Why not the SS United States as a hospital ship?


By Brian J Pape, AIA

The SS United States is a former ocean liner built in 1951 for the United States Lines. It could be a converted hybrid of entertainment attraction and hospital ship on one of the docks in Hudson River Park, fitting the theme and history of the waterfront, while responding to many needs. Photo: SS United States Conservancy.

I’m sure many of our readers have known about the existence of hospital ships for years, so how about a hospital ship for the west side of Lower Manhattan?

The SS United States is a former ocean liner built in 1951 for the United States Lines. The ship is the largest ocean liner built entirely in the United States and the fastest ocean liner to cross the Atlantic in both directions. Designed by US naval architect William Francis Gibbs, it was inspired by British ocean liners Queen Mary and Queen Elizabeth, according to Wikipedia. The construction was a joint effort with the United States Navy and designed to be converted into a hospital ship or a troopship should the Navy require it. Extensive use of aluminum meant significant weight savings, and it had the most powerful steam turbines of any Merchant Navy ship at the time, delivered with four 60,000-pound manganese-bronze propellers and 18 feet in diameter. One of the four-blade propellers was mounted at the entrance to the Intrepid Sea, Air & Space Museum, but now sits at Pier 76 in New York, while another is mounted outside the ‘American Merchant Marine Museum on the grounds of the United States. Merchant Marine Academy at Kings Point, New York.

The SS United States maintained an uninterrupted schedule of transatlantic passenger service until 1969. The ship’s fittings were then auctioned off by new owners, and the entire ship’s hazardous waste was removed, leaving her almost completely stripped in 1994.

Since 2009, a preservation group called SS United States Conservancy had been raising funds to buy the ship, and now to save the ship for new use.

In March 2020, New York-based commercial real estate firm RXR Realty announced plans to convert the liner into a 600,000 square foot permanently moored hospitality and cultural space alongside Pier 57 in its home port of origin of New York. This plan seems dead in the water.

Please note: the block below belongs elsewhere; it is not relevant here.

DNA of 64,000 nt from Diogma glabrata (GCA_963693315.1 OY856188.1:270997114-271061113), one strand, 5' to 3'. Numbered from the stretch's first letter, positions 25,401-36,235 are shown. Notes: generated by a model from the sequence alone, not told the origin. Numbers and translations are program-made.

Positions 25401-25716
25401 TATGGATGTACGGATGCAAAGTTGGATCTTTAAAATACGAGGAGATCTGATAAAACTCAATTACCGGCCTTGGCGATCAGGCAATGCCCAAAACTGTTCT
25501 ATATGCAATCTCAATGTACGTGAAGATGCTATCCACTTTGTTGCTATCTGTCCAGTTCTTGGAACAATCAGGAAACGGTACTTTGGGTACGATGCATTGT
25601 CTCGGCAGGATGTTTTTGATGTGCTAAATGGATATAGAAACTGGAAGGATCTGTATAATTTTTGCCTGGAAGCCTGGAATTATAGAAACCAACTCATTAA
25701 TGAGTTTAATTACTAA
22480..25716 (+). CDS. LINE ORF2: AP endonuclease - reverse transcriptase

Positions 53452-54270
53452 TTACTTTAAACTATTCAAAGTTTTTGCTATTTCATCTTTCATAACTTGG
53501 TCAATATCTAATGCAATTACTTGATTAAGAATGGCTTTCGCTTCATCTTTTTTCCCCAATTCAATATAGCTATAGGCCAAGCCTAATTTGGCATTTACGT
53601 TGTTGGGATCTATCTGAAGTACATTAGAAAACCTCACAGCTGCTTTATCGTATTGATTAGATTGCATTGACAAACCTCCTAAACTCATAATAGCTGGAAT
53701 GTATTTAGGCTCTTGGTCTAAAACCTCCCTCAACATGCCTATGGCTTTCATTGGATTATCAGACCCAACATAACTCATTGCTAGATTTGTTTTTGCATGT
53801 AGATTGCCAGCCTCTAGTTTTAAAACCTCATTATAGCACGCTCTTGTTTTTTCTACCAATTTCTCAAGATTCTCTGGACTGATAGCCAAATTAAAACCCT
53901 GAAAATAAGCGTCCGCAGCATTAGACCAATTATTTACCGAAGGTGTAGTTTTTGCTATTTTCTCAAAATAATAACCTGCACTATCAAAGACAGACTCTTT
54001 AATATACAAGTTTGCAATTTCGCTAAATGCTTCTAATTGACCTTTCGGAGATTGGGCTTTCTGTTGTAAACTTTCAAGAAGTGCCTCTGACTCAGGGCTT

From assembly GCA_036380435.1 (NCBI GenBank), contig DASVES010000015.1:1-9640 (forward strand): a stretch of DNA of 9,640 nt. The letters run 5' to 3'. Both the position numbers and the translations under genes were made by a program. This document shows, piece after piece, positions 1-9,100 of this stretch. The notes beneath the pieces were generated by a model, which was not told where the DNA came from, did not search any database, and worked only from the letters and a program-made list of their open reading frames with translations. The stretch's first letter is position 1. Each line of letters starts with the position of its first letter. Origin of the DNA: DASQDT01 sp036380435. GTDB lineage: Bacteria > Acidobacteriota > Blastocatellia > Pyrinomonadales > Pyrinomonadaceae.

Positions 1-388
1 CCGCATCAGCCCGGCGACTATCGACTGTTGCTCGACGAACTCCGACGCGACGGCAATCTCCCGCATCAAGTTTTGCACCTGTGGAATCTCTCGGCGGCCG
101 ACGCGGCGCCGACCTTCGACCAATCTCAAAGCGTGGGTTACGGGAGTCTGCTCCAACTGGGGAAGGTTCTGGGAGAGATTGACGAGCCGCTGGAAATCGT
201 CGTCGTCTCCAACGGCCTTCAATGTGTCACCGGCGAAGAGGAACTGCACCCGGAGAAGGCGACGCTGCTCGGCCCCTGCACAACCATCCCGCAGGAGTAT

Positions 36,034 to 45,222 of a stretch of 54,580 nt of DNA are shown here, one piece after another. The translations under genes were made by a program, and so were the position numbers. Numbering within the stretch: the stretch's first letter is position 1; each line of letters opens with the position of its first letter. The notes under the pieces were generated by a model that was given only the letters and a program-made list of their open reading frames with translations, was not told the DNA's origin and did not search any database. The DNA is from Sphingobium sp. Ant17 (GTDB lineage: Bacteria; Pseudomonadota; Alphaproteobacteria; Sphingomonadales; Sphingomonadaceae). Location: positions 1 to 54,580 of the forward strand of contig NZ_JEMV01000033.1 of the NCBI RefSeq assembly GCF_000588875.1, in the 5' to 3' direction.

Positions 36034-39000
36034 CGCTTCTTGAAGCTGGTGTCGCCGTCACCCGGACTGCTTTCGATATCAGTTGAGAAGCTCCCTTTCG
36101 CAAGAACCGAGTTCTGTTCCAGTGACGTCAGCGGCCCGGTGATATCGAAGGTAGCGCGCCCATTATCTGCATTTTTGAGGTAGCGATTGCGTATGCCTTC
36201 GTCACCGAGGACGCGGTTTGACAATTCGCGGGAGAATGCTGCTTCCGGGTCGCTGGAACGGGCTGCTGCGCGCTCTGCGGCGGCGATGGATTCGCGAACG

Repurposing the SS United States as a hybrid entertainment attraction and hospital ship on one of the docks in Hudson River Park would meet many needs, the most important being the need for a full hospital in our area . A hospital ship at one of the docks in Hudson River Park matches the theme and history of the waterfront, as evidenced by the many historic ships permanently moored along their docks.

Although earlier estimates for restoration as a luxury cruise ship were ‘up to $700 million’, repurposing the ship as a hybrid entertainment attraction and hospital ship may be less. and could create a source of income to offset expenses.

In any case, the high price of land alone for any building in the area would certainly exceed $200 million, possibly by much more.

And think of the fun destinations the old funnels can provide: observation towers for tourists, nightclubs away from functions below decks, and ventilation stacks for all intensive care units.

But Pier 57 is not the only possible berth. If that dock doesn’t work, Pier 40 has been looking for new uses for years and has the advantage of having vehicle ramps serving all levels, including the roof; a “Plan B”.

(Pier 86another former United States Lines passenger dock still exists, although the aircraft carrier USS Intrepid is permanently moored to the wharf.)

Then consider Piers 75 and 76, formerly the United States Lines terminal. Recently redeveloped into a flat open space where the police towing pound was located, Pier 76 would allow ample space for ambulances and other vehicular access alongside the hospital ship. Although it’s further up town at 34th Street, the Javits Convention Center, and Hudson Yards, it could be a potential “Plan C.”

Brian J. Pape is a citizen architect in private practice, serving on the Manhattan District 2 Community Council Landmarks Committee and Quality of Life Committee (speaking only in his personal and unofficial capacity), co-chair of the American Institute of Architects NY Design for Aging Committee, is a member of the AIANY Committees on Historic Buildings and Dwellings, is LEED-AP “green” certified, and is a journalist specializing in architectural topics.


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